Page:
Global climate activist and media gadfly Dan Bloom explains how,
without a Ph.D. or any academic background, he came to be "James
Lovelock's accidental student" over the past 4 years and with Taiwanese artist
Deng Cheng-hong has created an Internet meme that won't go away
Nobody takes me seriously, and that's okay. I don't have a doctorate, I
don't have any academic backing or instittutional sponsorship, and I flunked my
science classes in college.
So there is a good reason why few people take my ideas about "polar
cities" for survivors of future global warming seriously. I accept the
criticism, and I accept the fact that few newspapers or
magazines want to report on this.
But I press on with my quixotic venture that posits that the human
race might -- might! -- need polar cities
to survive the coming climate chaos in the next 500 years. Not now. We don't need polar cities now. Life is wonderful now. Taiwan and the
rest of the world is okay for now.
At the same time, polar cities do not spell doom and gloom. They offer hope to humankind, and while the name "polar cities"
is a bit of a misnomer, since these climate refugee settlments in the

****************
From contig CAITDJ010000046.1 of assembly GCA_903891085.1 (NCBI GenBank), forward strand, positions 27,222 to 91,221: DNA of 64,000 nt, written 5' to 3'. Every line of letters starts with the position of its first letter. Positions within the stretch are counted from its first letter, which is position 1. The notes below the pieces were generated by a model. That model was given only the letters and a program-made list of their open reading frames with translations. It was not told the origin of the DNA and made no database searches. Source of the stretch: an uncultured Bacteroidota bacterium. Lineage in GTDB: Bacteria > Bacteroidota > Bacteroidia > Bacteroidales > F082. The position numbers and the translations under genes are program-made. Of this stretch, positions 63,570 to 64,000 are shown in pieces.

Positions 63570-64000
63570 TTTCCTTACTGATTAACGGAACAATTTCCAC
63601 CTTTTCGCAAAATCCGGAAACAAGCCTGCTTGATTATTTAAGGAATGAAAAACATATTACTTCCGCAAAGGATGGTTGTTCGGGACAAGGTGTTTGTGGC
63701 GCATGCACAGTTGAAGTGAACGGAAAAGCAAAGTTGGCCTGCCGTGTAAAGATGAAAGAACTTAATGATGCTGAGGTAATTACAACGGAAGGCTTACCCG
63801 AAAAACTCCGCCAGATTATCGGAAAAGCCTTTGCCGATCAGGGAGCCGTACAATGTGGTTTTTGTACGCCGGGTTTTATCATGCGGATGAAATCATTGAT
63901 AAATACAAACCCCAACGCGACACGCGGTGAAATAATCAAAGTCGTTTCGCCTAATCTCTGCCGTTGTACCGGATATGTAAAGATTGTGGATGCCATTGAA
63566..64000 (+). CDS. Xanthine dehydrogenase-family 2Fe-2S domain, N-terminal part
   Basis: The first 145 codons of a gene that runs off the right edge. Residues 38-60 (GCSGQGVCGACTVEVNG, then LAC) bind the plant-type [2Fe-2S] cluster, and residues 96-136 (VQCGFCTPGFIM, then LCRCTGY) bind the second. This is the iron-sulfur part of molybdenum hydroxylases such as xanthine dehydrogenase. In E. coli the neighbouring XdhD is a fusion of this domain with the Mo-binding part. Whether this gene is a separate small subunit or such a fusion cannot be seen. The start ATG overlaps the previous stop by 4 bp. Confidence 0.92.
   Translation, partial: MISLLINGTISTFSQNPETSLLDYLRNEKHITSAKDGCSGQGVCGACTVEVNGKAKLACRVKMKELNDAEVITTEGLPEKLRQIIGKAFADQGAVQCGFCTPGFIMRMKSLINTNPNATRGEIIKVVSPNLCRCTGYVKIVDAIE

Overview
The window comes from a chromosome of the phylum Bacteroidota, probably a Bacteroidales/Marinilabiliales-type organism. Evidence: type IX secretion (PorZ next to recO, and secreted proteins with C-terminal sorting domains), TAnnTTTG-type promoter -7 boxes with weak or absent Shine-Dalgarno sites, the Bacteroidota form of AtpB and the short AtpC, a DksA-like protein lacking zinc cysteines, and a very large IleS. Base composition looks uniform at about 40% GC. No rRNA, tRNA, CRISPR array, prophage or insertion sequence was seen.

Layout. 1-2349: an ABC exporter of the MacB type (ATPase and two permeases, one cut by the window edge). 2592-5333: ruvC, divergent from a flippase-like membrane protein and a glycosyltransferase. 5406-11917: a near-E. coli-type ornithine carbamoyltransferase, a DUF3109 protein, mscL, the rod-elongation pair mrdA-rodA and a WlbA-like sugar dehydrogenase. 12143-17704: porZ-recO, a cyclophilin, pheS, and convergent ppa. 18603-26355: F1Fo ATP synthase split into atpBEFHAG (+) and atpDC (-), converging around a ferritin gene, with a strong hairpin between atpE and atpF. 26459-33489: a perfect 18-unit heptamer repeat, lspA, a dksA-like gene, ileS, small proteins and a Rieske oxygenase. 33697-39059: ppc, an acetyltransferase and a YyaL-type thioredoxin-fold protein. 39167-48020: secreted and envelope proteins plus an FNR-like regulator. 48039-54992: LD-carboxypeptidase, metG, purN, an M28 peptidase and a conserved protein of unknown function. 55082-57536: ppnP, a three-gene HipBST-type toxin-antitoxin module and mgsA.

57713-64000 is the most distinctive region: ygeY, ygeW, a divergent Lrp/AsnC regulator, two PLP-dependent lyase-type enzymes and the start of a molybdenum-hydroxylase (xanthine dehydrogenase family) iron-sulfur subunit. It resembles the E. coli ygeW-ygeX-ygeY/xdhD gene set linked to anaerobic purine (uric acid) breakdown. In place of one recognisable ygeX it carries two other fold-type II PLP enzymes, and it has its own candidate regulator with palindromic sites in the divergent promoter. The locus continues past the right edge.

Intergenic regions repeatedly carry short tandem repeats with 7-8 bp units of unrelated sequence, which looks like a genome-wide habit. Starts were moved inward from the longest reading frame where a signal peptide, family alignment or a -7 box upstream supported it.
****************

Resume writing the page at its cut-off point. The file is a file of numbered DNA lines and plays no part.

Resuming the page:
northern regions of the world won't be at the poles per se and they
won't be cities, just thinking about the A-word -- adaptation! -- shouldn't hurt.
The idea for polar cities sprang directly from the writings of
British scientist James Lovelock. He
spoken about "breeding pairs in the Arctic" who will ensure the
survival of the human species in some
future era. Lovelock said that. I merely tried to envision where these
breeding pairs of human might live.
I am not a prophet, and I am not a scientist. I
cannot see the future. But I see "polar cities".
With the help of Taiwanese artist Deng Cheng-hong, who has created
a series of computer-generated images of polar city landscapes, people
around the world can now see what
these climate refuges might look like. [http://pcillu101.blogspot.com]
Deng's images have been reproduced
in the New York Times science blog Dot Earth and have appeared on the
front page of a daily newspaper in Colorado. Websites from Gizmodo to
Geekologie have reported on the images and the ideas behind them, and
most of the reporting has been dismissive and mocking. That's okay.
New ideas are never accepted quickly, especially when there is no
Polar cities are not a business, and nobody is
selling anything. There is no money to made from this discussion, and
there's even not much use in talking about something so far away that
most of us do not even want to think about it.
Still, if you have a moment, take a look at some of Deng's images
-- http://pcillu101.blogspot -- and google the "polar cities" meme online for more information.
When I sent Deng's images to James Lovelock in Britain, he replied
a few days later by email, saying: "Thank you for sending me these
images of polar cities. It may very well happen and soon!"
That's why I now call myself "James Lovelock's accidental student." He
is my teacher in all this."